Verse > Sir Walter Raleigh > Poems
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Sir Walter Raleigh (1554?–1618).  Poems.  1892.
 
XXIX.
Shall I, like an hermit, dwell
 
SHALL I, like an hermit, dwell
On a rock or in a cell,
Calling home the smallest part
That is missing of my heart,
To bestow it, where I may        5
Meet a rival every day?
  If she undervalue me,
  What care I how fair she be?
 
Were her tresses angel-gold,
If a stranger may be bold        10
Unrebuked, unafraid,
To convert them to a braid,
And, with little more ado,
Work them into bracelets too;
  If the mine be grown so free,        15
  What care I how rich it be?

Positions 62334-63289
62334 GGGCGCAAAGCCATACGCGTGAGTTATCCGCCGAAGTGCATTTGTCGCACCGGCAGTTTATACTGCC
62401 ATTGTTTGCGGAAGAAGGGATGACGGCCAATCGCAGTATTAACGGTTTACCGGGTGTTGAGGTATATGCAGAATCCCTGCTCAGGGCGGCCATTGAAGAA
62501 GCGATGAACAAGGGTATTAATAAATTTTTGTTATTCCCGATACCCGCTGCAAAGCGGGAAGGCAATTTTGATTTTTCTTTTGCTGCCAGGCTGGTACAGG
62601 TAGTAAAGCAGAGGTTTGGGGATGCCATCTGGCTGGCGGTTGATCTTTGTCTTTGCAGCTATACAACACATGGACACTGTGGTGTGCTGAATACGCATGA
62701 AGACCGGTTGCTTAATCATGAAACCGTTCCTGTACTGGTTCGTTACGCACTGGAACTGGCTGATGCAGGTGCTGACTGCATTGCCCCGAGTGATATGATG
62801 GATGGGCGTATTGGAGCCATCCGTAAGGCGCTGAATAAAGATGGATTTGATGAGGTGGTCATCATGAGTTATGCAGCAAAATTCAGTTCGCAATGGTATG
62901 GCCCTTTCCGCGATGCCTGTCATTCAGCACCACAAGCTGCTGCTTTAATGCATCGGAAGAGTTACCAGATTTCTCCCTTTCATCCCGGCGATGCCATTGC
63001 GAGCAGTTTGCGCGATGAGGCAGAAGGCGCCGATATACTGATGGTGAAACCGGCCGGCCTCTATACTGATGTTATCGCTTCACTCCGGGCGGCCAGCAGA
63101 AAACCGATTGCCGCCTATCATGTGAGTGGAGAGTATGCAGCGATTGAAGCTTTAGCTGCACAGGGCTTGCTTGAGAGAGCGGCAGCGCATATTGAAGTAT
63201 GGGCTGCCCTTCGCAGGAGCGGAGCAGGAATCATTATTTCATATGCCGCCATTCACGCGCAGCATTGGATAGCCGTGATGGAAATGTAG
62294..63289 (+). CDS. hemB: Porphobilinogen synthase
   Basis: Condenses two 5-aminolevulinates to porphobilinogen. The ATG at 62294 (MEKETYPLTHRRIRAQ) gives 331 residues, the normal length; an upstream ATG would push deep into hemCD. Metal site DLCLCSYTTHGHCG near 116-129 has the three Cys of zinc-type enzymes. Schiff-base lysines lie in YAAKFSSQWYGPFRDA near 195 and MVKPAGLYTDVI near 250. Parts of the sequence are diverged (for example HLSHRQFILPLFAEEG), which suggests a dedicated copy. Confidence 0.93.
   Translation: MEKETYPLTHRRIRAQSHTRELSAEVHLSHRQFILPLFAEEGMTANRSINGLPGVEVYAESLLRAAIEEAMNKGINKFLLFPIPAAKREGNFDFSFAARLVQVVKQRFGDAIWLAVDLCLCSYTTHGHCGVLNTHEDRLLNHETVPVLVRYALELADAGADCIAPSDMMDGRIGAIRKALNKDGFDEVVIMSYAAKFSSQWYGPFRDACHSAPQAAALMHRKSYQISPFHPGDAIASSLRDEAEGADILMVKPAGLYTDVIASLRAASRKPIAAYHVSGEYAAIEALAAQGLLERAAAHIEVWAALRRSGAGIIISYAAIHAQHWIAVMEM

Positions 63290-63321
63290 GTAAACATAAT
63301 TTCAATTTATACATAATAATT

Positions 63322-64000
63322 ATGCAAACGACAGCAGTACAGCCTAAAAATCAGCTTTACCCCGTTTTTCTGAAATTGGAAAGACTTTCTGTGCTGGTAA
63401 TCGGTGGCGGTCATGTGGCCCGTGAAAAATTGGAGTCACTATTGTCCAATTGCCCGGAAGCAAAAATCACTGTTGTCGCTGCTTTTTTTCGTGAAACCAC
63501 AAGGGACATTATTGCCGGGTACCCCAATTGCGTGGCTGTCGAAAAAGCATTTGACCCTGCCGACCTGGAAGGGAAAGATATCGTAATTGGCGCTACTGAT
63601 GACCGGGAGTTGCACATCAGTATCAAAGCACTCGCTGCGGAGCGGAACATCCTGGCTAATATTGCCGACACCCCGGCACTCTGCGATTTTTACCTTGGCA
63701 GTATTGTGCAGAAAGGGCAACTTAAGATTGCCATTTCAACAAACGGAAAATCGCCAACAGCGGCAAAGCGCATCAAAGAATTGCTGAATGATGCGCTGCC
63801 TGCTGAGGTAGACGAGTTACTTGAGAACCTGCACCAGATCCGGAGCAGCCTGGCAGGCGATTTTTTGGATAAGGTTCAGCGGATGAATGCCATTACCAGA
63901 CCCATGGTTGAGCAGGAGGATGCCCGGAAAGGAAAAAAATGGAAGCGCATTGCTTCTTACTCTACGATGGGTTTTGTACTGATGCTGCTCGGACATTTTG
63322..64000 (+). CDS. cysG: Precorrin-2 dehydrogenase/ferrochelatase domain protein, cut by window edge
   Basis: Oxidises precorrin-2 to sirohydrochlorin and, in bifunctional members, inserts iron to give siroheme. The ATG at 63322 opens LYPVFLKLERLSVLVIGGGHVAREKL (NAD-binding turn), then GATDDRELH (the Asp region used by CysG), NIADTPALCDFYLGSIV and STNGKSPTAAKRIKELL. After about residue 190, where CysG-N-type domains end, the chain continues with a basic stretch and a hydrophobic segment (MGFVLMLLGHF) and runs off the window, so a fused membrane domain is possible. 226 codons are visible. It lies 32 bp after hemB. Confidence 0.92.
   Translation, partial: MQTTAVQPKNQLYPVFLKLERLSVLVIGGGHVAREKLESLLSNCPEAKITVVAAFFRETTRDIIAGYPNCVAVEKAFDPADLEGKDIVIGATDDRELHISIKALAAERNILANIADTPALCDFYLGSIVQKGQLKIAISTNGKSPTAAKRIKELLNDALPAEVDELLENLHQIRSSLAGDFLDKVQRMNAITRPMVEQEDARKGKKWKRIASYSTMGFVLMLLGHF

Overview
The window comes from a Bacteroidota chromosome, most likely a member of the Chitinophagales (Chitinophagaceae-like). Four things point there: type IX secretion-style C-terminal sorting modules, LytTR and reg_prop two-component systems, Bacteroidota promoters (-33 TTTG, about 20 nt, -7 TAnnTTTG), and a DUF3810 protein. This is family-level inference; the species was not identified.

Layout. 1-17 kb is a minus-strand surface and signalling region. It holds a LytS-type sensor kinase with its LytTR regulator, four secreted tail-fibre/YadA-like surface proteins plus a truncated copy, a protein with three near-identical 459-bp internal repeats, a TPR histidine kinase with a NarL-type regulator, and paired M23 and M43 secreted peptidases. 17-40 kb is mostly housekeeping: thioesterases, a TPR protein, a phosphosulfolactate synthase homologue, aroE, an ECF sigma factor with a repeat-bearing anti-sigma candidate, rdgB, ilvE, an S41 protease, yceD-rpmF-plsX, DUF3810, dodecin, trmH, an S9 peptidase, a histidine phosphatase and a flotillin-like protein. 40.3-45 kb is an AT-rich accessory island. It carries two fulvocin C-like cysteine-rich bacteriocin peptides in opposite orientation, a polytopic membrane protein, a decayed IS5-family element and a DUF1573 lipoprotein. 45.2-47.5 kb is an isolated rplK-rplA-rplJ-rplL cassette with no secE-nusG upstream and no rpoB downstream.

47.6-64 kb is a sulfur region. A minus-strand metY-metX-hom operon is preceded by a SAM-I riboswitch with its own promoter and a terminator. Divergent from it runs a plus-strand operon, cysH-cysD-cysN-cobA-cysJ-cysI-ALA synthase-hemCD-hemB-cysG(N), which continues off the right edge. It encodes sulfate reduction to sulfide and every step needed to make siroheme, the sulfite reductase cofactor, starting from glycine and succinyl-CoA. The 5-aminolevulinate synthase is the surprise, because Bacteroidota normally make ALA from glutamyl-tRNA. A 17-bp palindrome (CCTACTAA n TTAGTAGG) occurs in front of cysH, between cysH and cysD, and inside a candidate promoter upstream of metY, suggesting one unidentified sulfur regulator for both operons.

Were her hand as rich a prize
As her hairs or precious eyes,
If she lay them out to take
Kisses for good manners’ sake,        20
And let every lover skip
From her hand unto her lip;
  If she seem not chaste to me,
  What care I how chaste she be?
 
No; she must be perfect snow,        25
In effect as well as show;
Warming but as snow-balls do,
Not, like fire, by burning too;
But when she by change hath got
To her heart a second lot,        30
  Then, if others share with me,
  Farewell her, whate’er she be!
 
 
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